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Others weren’t so impressed: “Any performance skills you have go out the window,” complained comedian Jay Leno in a 1995 Now, some twenty years later, the once-vibrant chatroom communities of AOL have nearly disappeared, but they are still there … About 1,500 people can be counted in all of AOL’s public chatrooms today, a number that in the ‘90s wouldn’t have even matched a large “auditorium”-style room where celebrities would hold court.Today, many chatrooms seem to have only one person loitering inside.We went through each email, and tagged it either "Telstra", "Optus", "Vodafone", "Other" or "Unknown/not mentioned".Telstra was the most complained about, Optus second. Many people were horrified the practice of third-party billing was legal.We contacted all three telcos but received no real explanation for how they are going to ensure consumers are not erroneously subscribed in the future, beyond offering the ability to opt-out of premium content services.As for why opt-out "STOP" messages were often ignored, the telcos say they require providers to comply and will investigate them if they do not.It’s incredibly difficult to even use the chatrooms, because you need AOL Desktop, a free program that when downloaded, feels like a glimpse back into the days of dial-up. And, just like in the 1990s, people looking for sex. She’s 72, and in her free time, she likes making miniature scenes and working in her garden.Now primarily a digital media company, AOL — it owns about them: the company refused to make anyone available for this story. But when she has about an hour, she’ll log on to chat.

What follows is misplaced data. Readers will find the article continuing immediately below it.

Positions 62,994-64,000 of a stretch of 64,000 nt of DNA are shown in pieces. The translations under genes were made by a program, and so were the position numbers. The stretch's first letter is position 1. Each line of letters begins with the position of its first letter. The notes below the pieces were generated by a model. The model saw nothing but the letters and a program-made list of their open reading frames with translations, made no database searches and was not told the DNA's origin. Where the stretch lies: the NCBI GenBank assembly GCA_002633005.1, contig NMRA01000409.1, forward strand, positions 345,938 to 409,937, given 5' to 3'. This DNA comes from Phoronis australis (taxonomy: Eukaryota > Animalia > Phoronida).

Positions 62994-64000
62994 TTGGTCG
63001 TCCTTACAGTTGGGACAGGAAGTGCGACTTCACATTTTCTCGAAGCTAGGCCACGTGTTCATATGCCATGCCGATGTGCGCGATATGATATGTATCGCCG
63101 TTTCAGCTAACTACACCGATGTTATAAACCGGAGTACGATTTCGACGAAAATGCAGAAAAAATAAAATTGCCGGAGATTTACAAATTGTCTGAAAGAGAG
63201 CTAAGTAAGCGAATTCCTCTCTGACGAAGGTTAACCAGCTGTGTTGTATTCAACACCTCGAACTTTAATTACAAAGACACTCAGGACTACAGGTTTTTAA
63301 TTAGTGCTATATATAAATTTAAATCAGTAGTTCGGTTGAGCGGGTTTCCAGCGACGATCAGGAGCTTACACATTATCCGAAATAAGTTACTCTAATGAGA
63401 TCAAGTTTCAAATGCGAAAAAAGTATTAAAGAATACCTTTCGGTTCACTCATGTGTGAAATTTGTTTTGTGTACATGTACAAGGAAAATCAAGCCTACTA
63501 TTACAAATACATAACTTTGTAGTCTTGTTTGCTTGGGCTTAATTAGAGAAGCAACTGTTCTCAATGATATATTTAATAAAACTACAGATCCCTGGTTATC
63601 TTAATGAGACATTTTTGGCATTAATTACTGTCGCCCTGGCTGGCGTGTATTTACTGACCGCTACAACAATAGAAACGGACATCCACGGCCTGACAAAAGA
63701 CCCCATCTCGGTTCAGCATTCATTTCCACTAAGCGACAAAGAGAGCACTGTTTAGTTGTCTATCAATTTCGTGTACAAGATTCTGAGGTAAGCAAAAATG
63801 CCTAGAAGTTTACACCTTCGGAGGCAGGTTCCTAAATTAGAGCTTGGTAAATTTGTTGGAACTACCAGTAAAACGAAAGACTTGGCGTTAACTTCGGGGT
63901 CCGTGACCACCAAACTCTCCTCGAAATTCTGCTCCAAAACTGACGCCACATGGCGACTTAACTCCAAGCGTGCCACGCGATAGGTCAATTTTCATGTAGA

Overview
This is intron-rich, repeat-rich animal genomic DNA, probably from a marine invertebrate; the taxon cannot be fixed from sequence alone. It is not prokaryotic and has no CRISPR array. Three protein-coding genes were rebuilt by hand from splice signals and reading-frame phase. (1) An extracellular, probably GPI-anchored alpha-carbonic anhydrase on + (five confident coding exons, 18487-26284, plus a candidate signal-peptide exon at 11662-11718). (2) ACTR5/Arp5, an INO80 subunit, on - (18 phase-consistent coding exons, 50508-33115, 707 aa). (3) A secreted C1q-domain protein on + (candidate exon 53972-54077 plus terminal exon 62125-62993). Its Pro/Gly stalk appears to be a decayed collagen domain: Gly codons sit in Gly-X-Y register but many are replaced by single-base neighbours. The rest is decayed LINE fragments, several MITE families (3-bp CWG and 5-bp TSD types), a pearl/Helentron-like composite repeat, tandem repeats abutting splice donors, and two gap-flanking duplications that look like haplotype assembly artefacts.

Robyn told us her teenager had also been signed up to a premium service without her consent, and that her telco, Optus, denied responsibility."I've spent ages on Optus chat trying to get it resolved and removed from my bill," she said."'You have to pay anyway and someone will contact you eventually'."Hugh wrote in to say his five-year-old, while playing a mobile game, managed to sign the account holder up to a premium service."I had no idea such a thing was even possible," he said."While the basic principle of frictionless transactions makes a bit of sense, when it is employed for such low-end, scammy rubbish it indicates Telstra really just care about the dollars."So many.

When he heard the sound of a door creeping open ring from the speakers of his desktop computer, he’d perk up because the sound meant a friend was online, and they were free to chat.

That was the 1990s, and Riccardi was into grunge and metal music, video games, and computers.

Amazingly, no-one knew how they had been subscribed.

No-one knew where they could find the so-called "premium content" they were paying for.

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